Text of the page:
4) The Canadian government has failed to represent us at the international climate negotiations and as a youth, I want to hold them accountable.

Canada backed out of the Kyoto Protocol last year. Copenhagen was a complete failure. We need urgent action to stop climate change. We definitely need to put the well-being of people over polluters. However, the Canadian government is choosing to ignore this. For three days in a row, Canada was given the “Fossil of the Year” award again at this year’s COP. How embarrassing. It’s no wonder that last year’s delegate stood their backs on Environmental Minister Peter Kent.

5) Apathy is dead and I want to create change.

My friends want change. My community wants change. I’ve witnessed such an immense amount of passion and power here from my peers. Young people want to see change happen. They’re thirsty for it. And more so than ever, we need to build upon this momentum and passion. And I’m so ready to do so.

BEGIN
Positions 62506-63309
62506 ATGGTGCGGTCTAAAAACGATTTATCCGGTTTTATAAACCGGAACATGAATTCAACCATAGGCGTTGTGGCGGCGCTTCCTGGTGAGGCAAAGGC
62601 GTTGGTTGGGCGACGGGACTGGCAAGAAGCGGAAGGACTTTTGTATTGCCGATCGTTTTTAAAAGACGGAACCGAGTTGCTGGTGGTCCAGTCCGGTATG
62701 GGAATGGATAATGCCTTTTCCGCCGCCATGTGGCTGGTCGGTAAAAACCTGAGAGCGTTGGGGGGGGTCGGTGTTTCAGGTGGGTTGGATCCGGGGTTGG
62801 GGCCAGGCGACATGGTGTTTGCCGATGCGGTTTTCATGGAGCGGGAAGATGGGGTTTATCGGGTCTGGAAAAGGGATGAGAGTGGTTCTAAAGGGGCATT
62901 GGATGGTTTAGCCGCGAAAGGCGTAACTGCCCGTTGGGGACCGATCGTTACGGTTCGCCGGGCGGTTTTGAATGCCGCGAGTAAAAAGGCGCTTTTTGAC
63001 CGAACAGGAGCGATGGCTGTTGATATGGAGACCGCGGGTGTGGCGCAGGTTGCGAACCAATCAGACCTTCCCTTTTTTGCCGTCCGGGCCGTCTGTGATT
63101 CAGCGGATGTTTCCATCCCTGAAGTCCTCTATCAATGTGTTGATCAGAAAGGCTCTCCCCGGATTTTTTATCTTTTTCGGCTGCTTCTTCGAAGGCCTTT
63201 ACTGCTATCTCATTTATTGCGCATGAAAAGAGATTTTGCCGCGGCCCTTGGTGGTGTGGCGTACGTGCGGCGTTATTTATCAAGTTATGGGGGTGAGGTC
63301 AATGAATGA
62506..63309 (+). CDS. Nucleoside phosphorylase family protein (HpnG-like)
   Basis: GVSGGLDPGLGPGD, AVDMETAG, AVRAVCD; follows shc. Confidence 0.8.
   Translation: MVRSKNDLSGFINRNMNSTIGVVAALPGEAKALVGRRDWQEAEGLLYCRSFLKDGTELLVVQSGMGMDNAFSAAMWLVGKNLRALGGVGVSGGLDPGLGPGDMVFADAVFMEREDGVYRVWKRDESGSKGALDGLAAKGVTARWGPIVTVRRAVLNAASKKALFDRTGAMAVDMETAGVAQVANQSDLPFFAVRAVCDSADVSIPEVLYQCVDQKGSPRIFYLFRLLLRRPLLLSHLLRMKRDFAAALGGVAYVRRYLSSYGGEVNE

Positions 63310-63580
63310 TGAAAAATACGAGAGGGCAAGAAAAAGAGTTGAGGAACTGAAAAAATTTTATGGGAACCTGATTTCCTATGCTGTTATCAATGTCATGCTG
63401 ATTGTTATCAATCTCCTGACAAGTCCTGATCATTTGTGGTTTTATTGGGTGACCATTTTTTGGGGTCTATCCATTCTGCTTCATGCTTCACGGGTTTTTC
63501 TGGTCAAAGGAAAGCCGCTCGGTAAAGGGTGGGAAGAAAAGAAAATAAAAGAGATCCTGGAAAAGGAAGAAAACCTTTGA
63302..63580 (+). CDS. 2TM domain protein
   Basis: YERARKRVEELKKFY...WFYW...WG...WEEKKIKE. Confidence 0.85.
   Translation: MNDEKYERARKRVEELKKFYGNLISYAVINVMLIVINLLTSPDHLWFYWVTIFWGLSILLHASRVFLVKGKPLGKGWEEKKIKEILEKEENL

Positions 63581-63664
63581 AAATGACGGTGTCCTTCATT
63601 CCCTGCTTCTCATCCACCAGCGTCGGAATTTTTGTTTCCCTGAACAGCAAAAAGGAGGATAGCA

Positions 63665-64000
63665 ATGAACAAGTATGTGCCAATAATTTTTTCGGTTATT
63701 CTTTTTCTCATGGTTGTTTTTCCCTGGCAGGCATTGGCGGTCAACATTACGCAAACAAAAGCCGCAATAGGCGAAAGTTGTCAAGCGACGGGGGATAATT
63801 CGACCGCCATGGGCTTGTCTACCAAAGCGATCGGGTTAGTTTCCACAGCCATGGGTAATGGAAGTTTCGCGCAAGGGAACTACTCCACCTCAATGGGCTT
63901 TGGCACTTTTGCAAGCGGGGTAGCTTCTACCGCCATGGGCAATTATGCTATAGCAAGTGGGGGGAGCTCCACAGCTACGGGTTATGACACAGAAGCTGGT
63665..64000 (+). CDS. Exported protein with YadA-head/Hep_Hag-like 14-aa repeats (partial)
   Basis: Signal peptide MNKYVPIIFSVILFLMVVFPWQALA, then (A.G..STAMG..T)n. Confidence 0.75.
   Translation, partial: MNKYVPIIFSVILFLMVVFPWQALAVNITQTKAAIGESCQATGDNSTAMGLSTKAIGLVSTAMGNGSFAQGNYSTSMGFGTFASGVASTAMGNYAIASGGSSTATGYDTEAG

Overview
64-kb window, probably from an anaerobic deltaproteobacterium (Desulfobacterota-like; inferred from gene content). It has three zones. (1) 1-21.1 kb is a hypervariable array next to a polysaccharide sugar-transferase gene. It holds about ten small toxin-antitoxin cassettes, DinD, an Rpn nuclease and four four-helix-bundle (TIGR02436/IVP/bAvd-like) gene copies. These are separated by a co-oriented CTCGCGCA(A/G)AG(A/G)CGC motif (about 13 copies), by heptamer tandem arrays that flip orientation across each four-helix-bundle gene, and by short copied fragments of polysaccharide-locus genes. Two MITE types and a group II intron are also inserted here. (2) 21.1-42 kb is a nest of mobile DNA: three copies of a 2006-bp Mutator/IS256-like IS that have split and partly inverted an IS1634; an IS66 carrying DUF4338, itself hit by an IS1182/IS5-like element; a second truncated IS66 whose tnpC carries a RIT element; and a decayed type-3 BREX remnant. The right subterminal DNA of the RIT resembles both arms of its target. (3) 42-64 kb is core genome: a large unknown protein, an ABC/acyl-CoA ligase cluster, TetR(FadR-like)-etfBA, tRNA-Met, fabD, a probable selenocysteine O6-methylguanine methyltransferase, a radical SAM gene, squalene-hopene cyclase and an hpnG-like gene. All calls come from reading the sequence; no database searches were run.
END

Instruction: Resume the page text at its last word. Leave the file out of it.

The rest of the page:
2 Responses to “My reasons for being a part of the CYD”
  1. Well written!

    I have been passionate about ‘making change’ all of my life, re;
    After much anguish and groping around in the dark from the early 1970’s onward until 1981 when I had gained the knowledge and understanding to grasp it, I was given insight into how to reduce much pollution, reduce overall fuel consumption, and avert Global Warming to a large degree. (no pun intended)

    Over the last 31 years since then I have worked much of that time on perfecting my system, by myself, learning anything required but mostly on a “Need to Know” basis, inherently knowing the Global ‘intervention potential’ of it eventually in “Slowing Down Global Warming”.

    Read more here;
    System explained;
    it’s History ;

    I am looking to pass this on to the next generation.

    Willy Ens.

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  1. […] Cross-posted with the Canadian Youth Delegation’s blog here.  […]